Another thing that bothers me about the book is, of course, Fagin. Irving Howe (who wrote the intro to the edition I read) is right: there's just no disguising the nastiness of Dickens' conception here. There's anti-Semitism in Shylock, sure, but also great humanity; there's no humanity in Fagin. To Dickens' credit it seems that later in life he more or less realized what he'd done, and regretted it, but that doesn't change what he did here.
Again, it's not just that Fagin is the villain, and that his villainy is entirely blamed on his being Jewish, and that his Jewishness is presented as a collection of grotesque stereotypes. It's that, in addition to all that, he's presented as lacking, basically, a soul. Compare his last hours to those of his crony Bill Sikes. Sikes is a murderer, as well as a thief and a batterer, but he's also, by heritage at least, a Christian (or so we're meant to assume, since it's never specified otherwise), and so after killing Nancy he's wracked with guilt. He's miserable with it, driven nearly insane. His last hours are narrated from within his thoughts and feelings - we know he's feeling guilty, and we come to pity him, although we never forgive him. In Fagin's last hours, too, we enter his head and heart, as he awaits sentencing and then execution, but although he's powerfully afraid of death, we're given no indication that he feels guilt. The message is clear: as a Jew, Fagin has no conscience. There's no getting around this.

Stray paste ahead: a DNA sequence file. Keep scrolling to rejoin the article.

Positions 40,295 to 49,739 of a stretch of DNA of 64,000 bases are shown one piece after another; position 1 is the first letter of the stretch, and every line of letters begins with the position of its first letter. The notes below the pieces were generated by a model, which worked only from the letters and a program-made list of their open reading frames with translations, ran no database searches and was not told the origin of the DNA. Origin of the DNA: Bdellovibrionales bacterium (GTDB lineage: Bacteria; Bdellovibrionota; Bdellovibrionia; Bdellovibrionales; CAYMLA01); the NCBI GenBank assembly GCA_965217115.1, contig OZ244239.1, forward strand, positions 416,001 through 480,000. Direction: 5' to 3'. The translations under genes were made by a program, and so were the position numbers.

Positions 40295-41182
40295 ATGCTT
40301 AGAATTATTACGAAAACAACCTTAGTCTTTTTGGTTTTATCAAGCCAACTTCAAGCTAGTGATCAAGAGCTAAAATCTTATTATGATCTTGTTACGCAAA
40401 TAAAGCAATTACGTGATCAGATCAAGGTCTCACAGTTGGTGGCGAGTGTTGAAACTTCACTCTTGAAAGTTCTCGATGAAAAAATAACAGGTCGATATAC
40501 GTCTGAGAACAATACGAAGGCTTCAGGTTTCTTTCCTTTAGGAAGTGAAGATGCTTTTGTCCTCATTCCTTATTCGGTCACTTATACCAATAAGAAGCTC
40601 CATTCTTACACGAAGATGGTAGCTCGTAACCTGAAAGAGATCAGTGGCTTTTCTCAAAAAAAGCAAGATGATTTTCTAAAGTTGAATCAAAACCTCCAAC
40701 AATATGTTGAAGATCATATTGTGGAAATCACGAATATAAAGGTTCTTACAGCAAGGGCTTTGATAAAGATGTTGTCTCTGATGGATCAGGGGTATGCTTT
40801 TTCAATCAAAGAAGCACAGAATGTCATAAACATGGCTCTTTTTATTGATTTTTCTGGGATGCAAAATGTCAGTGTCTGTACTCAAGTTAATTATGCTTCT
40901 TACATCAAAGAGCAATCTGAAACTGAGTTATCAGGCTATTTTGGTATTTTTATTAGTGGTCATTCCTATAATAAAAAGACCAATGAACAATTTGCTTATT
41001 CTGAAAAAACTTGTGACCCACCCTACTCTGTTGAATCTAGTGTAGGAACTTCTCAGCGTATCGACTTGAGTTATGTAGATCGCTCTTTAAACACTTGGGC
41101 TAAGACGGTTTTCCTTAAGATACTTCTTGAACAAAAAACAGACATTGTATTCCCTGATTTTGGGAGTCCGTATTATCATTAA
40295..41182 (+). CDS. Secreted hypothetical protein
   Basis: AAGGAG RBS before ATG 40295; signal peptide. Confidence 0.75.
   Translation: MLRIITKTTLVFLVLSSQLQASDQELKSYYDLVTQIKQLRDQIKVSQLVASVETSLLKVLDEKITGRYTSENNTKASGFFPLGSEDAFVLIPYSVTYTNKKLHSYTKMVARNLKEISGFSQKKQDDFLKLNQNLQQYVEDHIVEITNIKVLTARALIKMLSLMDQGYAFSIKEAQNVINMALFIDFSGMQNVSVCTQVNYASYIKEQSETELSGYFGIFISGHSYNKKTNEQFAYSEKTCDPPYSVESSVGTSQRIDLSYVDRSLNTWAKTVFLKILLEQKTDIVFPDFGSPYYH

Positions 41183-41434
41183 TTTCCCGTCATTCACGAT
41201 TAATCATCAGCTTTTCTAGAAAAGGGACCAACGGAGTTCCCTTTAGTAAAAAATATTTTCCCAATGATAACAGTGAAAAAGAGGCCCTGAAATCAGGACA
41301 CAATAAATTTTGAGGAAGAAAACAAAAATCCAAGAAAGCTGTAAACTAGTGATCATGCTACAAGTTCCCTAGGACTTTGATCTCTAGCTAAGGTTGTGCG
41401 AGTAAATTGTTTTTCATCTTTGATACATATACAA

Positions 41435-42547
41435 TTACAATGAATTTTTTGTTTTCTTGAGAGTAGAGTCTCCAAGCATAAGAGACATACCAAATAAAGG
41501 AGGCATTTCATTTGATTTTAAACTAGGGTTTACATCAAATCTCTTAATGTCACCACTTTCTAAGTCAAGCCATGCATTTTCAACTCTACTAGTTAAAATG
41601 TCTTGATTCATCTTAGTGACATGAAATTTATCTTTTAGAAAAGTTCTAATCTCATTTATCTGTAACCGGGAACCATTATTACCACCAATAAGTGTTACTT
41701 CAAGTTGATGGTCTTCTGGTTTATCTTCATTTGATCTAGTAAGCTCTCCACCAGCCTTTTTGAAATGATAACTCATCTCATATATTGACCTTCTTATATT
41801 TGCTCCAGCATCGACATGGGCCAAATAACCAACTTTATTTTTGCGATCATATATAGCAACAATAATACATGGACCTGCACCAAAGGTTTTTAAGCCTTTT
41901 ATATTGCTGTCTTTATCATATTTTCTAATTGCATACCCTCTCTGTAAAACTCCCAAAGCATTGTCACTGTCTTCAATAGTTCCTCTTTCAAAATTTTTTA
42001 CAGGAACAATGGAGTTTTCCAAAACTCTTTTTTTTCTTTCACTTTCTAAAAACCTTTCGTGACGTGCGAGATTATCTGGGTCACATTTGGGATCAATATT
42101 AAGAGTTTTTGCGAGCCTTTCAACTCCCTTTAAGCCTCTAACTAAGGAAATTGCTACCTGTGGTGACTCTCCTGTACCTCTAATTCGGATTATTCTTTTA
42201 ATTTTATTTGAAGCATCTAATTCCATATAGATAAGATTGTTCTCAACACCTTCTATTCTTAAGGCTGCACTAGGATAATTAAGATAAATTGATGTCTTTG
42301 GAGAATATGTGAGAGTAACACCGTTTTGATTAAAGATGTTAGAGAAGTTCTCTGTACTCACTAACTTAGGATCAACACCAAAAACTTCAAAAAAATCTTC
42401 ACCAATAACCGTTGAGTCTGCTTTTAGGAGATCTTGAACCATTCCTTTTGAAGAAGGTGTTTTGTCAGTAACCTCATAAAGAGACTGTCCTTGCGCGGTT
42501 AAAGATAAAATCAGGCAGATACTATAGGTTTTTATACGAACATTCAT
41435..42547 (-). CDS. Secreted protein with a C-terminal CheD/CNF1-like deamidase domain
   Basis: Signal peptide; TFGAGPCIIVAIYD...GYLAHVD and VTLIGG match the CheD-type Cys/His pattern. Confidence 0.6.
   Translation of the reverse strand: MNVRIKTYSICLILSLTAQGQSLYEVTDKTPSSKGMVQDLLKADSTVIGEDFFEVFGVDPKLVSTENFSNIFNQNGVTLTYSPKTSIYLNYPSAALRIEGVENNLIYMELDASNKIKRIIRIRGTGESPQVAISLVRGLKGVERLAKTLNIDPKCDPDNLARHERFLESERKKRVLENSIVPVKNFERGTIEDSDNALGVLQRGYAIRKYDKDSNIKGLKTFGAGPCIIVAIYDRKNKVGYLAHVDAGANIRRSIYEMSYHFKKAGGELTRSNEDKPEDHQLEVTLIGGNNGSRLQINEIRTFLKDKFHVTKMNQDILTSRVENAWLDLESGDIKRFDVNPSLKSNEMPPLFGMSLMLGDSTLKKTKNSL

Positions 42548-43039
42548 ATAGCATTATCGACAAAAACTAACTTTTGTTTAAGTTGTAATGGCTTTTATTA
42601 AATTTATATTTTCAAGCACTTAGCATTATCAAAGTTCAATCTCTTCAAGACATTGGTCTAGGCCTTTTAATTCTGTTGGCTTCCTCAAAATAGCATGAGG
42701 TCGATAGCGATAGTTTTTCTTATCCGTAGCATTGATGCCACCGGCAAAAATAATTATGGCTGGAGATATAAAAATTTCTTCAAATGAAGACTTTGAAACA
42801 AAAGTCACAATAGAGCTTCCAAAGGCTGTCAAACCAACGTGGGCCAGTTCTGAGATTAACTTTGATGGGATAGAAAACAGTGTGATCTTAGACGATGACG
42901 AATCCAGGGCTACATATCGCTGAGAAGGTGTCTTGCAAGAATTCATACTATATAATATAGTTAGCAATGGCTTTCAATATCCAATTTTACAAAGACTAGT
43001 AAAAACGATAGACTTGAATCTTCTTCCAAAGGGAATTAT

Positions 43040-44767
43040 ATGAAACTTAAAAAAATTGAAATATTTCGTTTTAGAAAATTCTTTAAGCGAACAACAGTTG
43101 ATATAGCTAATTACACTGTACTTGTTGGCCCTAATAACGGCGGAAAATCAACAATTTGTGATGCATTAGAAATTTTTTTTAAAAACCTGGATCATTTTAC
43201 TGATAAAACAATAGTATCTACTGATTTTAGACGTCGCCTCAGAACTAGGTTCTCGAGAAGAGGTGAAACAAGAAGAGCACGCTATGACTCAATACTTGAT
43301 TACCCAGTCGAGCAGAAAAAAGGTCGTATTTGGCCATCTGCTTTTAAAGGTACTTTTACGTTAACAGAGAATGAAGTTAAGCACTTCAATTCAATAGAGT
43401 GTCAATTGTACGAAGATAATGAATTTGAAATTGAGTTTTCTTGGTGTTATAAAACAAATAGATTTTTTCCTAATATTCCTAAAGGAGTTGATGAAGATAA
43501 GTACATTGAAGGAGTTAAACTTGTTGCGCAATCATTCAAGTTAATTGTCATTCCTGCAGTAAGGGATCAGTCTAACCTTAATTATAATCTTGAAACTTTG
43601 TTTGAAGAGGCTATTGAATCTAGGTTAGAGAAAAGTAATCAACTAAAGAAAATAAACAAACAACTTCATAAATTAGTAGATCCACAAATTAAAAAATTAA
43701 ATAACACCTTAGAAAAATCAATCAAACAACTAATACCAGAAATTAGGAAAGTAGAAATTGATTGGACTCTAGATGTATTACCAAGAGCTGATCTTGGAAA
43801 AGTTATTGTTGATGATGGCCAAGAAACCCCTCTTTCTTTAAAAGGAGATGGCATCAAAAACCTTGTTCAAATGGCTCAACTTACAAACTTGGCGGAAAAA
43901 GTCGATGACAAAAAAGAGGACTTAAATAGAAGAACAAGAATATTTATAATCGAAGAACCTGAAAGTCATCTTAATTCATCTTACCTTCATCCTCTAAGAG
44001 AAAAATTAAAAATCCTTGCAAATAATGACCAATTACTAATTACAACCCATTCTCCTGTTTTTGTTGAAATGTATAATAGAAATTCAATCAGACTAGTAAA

Real-life ironic twist: as a graduate of a certain Northeastern educational institution whose brand is taking a bit of a well-deserved beating right now, I've been following the Marty Peretz story, and I had just finished this excellent retrospective on him when I returned to Oliver Twist and read Chapter LII, "Fagin's last night alive." Irony, as I say, because Dickens' character is an excellent example of the real-life anti-Semitism that pervades much of Western history, and that, by most accounts, seems to be one of Peretz's driving motivations. But right now Peretz himself embodies bigotry directed at Muslims and blacks. The content of bigotry, its arguments and excuses, never changes. Only its targets.
Monday, September 27, 2010
Since JA1 is effectively a matter of legend, we'll just call it JA0, or maybe JA0.5, and let JA1 be the first Airplane for which we have any aural evidence. This is the lineup that consisted of Balin, Anderson, Kantner, and Kaukonen, plus (well wouldja lookit that) Skip Spence on drums and (fanfare, please) Jack Casady on bass.